The Money Market and the Interest Rate - PowerPoint PPT Presentation

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The Money Market and the Interest Rate

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  1. The Money Market and the Interest Rate • Outline: • Why agents wish to hold money. • The portfolio choice • The demand for money • Bond prices and interest rates—why they move inversely • Bearishness and bullishness in the money market • The supply of money • Equilibrium in the money market • How the money market reaches equilibrium.

  2. Why do agents want to hold money? • To make transactions • To be prepared for contingencies—accidents, lawsuits, e.g. • To store wealth—as an alternative to bonds, equities, jewelry, farmland, etc.

  3. The Portfolio Decision: Money or Bonds? • Bonds yield interest; money does not. • The opportunity cost of holding money is given by the interest that could have been earned by holding bonds. “Interest is the reward for parting with liquidity.”

  4. The Demand for Money (Md) • Where: • Mdis the total demand for money • P is the price level • Y is real income (or GDP) • r is the rate of interest (or percentage yield of bonds).

  5. Mdis positively related to P and Y, ceteris paribus. Also, Md is inversely related to r, ceteris paribus.

  6. Demand for Money InterestRate • As we move along Md, P and Y are held constant. • The movement from point E to F is a change in the demand for money as a store of value in reaction to a decrease in the yield of bonds. E 6% F 3% Md 0 500 800 Money($Billions)

  7. Effect of a Change in Price Level (P) or Real GDP (Y) InterestRate • Md1Md2 • Increase in P, ceteris paribus. • Increase in Y, ceteris paribus G E 6% H F 3% Md2 Md1 0 500 700 800 1,000 Money($Billions)

  8. Bond Prices and the Rate Of Interest Bond prices and interest rates (or yields), move inversely

  9. Example Suppose you paid $800 for a bond that promises to pay $1,000 to its holder one year from today. What is the interest rate or percentage yield of the bond? Notice first that your interest income would be equal to $200. Hence to compute the yield, use the following equation: Yield (%) = (interest income/price of the bond)  100 Thus, we have: Yield (%) = (200/800)  100 = 25 percent Now suppose, instead of paying $800 for the bond, you paid $900. What is the yield now? Yield (%) = (100/900)  100 = 11 percent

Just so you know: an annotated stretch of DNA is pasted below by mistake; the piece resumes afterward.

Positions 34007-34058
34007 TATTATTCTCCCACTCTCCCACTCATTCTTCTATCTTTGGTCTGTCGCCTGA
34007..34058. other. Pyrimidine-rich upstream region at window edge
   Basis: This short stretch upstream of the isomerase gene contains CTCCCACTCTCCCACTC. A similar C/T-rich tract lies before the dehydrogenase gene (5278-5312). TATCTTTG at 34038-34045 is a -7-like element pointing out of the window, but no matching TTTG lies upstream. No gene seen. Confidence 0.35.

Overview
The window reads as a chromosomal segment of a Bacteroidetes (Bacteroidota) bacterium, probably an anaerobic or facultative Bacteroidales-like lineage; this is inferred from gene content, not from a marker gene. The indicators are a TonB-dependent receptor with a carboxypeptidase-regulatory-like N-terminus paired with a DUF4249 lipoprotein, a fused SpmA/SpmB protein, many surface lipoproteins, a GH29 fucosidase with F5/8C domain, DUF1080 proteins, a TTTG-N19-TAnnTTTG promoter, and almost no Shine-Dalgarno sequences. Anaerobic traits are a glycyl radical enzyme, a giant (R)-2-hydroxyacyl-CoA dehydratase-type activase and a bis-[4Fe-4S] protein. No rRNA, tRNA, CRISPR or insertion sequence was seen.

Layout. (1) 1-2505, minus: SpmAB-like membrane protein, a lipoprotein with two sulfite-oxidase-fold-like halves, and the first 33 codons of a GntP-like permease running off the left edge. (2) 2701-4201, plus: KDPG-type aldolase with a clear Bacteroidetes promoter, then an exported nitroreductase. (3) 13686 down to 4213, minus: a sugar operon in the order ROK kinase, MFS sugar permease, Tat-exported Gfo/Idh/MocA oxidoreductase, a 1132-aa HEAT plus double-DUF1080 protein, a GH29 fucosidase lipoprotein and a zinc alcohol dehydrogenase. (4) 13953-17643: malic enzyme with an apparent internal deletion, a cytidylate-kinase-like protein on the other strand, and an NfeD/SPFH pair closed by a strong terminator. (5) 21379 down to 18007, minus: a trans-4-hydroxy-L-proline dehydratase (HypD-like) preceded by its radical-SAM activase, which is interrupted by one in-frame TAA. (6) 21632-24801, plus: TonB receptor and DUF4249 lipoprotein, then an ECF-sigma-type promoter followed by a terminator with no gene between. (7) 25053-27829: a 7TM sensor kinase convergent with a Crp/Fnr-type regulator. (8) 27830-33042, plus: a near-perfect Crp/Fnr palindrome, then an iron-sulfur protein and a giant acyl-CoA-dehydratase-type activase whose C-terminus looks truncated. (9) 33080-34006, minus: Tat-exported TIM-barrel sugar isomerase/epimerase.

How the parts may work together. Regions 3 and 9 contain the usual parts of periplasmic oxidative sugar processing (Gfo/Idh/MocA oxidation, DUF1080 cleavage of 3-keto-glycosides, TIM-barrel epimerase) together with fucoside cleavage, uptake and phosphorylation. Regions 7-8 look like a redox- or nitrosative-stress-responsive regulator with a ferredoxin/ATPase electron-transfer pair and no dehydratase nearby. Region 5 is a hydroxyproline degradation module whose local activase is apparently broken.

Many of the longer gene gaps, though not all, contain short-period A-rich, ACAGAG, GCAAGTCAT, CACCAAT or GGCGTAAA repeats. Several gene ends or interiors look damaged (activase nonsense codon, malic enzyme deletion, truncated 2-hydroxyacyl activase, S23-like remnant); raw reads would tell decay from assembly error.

10. Market Bullishness To say the market is “bullish” is to say that, on average, people forecast that interest rates will decline; hence bond prices are heading up.

  11. Market Bearishness When people are bearish, they expect interest rates to rise, and bond prices to fall.

  12. Bullishness means people want to hold less money as a store of value. Bullishness results in a decrease (shift to the left) of the Md function as people buy bonds in anticipation of rising prices.

  13. Effects of Market Bearishness InterestRate E K 6% F 3% Md2 Md1 0 500 800 Money($Billions)

  14. The Supply of Money • The supply of money schedule reveals the stock of money available to satisfy the demand for money at various interest rates. • We assume the supply of money is determined by the Federal Reserve system or the Fed. • The Fed can change the money supply by adjusting reserve requirements, the discount rate, or by open market operations.

  15. Supply of Money (Ms) InterestRate • Ms1  Ms2 • Decrease of RRR • Decrease of discount rate • Open market purchase of government securities Ms1 Ms2 6% E J 3% 0 500 700 Money($Billions)

  16. Equilibrium in the Money market InterestRate Ms • When r = 7%, Ms > Md by $85 billion. • When r = 3%, Md > Ms by $300 billion. • When r = 6%, Ms = Md 7% E 6% 3% Md 0 415 500 800 Money($Billions)

  17. How does the money market reach equilibrium? When there is an excess supply of money in the economy, there is also an excess demand for bonds Excess demandforbonds Publicbuys bonds Interest rate higher thanequilibrium Excess supply ofmoney Price of bonds rises